At best, business is dismissed as amoral, being outside of moral concerns. At worst, it is accused of being fundamentally immoral. Many people disdain business as merely materialistic and businesspeople as grubby profit-seekers who lack – and violate – moral virtues.
But those people are wrong. Business, the activity of producing and trading goods and services for profit, requires moral virtues: identifying and acting according to moral principles to achieve values, such as products that meet customer demand and wealth for shareholders.
Businesspeople are not lowly materialists but moral creators. They don’t churn out harmful or useless products that no-one cares to buy. (If they did, they would not stay in business for long). On the contrary, they create and trade products that benefit customers and create wealth for their shareholders. (Deirdre McCloskey’s book, Bourgeois Virtues, also makes the case for business, and capitalism, as virtuous).
We disdain business, yet we benefit from it, often without appreciation. When we need food or other goods, we take for granted there are supermarkets where we can find a vast array of reasonably priced produce, dairy products, meats, cooking utensils, cleaning supplies, toiletries, etc. When we don’t want to or don’t have the time to cook, we expect to find restaurants that serve savory meals. We expect to find a mechanic to repair our car, an airline to fly us for a vacation, a hair salon to get a haircut, and a drug store to give us a vaccination.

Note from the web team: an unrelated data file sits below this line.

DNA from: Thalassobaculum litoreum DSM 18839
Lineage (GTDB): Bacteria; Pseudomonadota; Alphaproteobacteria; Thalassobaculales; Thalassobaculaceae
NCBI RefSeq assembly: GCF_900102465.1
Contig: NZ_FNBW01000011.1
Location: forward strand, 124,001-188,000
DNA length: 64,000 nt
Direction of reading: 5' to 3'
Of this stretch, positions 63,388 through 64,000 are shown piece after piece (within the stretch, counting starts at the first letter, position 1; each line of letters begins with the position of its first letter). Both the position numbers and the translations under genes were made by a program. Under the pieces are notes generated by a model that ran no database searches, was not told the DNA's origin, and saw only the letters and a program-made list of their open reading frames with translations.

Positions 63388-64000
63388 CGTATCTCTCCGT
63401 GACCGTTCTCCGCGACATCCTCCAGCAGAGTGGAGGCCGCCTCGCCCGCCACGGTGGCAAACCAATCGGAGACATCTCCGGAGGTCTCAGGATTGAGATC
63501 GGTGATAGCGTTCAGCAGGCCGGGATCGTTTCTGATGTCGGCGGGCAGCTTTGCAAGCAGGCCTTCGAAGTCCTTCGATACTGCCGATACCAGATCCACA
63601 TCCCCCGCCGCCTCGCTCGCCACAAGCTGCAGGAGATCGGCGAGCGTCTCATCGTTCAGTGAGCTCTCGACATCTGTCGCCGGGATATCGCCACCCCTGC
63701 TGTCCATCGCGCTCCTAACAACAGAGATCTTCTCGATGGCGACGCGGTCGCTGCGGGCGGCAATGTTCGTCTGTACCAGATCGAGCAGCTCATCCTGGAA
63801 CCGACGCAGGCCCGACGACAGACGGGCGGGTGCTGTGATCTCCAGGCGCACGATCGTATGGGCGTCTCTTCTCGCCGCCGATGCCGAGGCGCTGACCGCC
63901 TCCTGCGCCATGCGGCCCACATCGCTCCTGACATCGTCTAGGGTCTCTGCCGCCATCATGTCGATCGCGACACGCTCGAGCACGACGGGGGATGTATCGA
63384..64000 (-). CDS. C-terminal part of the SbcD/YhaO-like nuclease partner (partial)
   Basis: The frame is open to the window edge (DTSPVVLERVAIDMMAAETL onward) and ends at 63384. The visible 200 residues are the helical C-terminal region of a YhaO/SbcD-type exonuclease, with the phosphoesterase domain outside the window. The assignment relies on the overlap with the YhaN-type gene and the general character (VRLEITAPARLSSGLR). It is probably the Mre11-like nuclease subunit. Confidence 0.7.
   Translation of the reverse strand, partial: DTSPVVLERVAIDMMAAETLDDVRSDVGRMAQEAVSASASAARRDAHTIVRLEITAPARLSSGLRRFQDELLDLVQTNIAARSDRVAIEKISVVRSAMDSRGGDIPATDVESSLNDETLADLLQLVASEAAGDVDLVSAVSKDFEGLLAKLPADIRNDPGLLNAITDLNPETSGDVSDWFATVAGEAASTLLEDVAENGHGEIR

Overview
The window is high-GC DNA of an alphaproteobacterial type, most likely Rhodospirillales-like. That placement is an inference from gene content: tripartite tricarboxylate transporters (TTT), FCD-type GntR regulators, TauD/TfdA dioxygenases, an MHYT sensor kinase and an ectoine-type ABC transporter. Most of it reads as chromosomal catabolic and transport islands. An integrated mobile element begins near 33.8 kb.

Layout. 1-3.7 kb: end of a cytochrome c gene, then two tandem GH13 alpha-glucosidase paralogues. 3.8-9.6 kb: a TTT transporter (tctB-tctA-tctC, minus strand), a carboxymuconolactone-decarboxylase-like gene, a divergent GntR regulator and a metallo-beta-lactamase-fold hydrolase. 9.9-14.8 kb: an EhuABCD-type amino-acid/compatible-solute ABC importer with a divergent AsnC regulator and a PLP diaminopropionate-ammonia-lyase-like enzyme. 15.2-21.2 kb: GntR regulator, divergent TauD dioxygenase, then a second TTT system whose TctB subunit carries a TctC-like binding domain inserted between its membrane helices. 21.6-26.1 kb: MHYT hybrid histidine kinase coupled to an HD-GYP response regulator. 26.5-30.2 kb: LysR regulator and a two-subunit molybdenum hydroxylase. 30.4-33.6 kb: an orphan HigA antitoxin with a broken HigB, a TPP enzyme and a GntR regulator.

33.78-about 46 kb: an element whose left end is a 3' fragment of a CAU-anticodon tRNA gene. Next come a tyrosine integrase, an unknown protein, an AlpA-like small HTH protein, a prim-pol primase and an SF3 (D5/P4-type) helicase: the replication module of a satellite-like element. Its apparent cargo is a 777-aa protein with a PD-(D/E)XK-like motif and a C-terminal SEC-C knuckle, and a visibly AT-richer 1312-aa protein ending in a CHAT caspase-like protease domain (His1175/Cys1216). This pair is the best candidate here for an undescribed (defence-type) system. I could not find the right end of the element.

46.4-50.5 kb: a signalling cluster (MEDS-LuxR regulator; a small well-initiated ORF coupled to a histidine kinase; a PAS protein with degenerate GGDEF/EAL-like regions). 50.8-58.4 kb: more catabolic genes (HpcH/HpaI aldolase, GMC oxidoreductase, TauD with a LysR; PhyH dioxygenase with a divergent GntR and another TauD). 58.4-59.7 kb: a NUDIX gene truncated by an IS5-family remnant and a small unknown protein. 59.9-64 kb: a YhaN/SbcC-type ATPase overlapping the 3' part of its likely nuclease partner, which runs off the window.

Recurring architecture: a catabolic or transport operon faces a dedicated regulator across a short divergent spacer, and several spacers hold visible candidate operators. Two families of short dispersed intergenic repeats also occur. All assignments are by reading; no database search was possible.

These goods and services and thousands of others (and the businesses that offer them) do not just appear somehow through mindless physical processes. They are created by businesspeople, applying moral virtues.
A staggering amount of organization and coordination through long supply chains is required of businesses to make products and services available to consumers. As an example, consider the supply chain for produce.
Farmers make choices as to which crops to grow and how much, based on the anticipated demand and other factors (such as soil conditions and climate). Before they can start growing crops, however, farmers must acquire land and equipment such as tractors from equipment manufacturers, and possibly financing from banks. Further, the farmers need seeds and fertilizer, provided by yet other businesses. Once the farmers grow their crops, they require brokers to move them down the supply chain to processors, distributors, and wholesalers. These then deliver the products—often globally—to retailers such as supermarkets where we can buy them. (Without supply chains such as this, we would be reduced to growing our own produce or perhaps to trading with neighbors).
The relatively simple supply chain of produce illustrates the central virtue of business: productiveness. Productiveness is the process of creating material values. It is a virtue because our survival – human life – depends on those values: not only on produce and other foods, but on a myriad of other products and services from clothes, houses, medicines, cars, to restaurant meals and insurance policies and cancer treatments.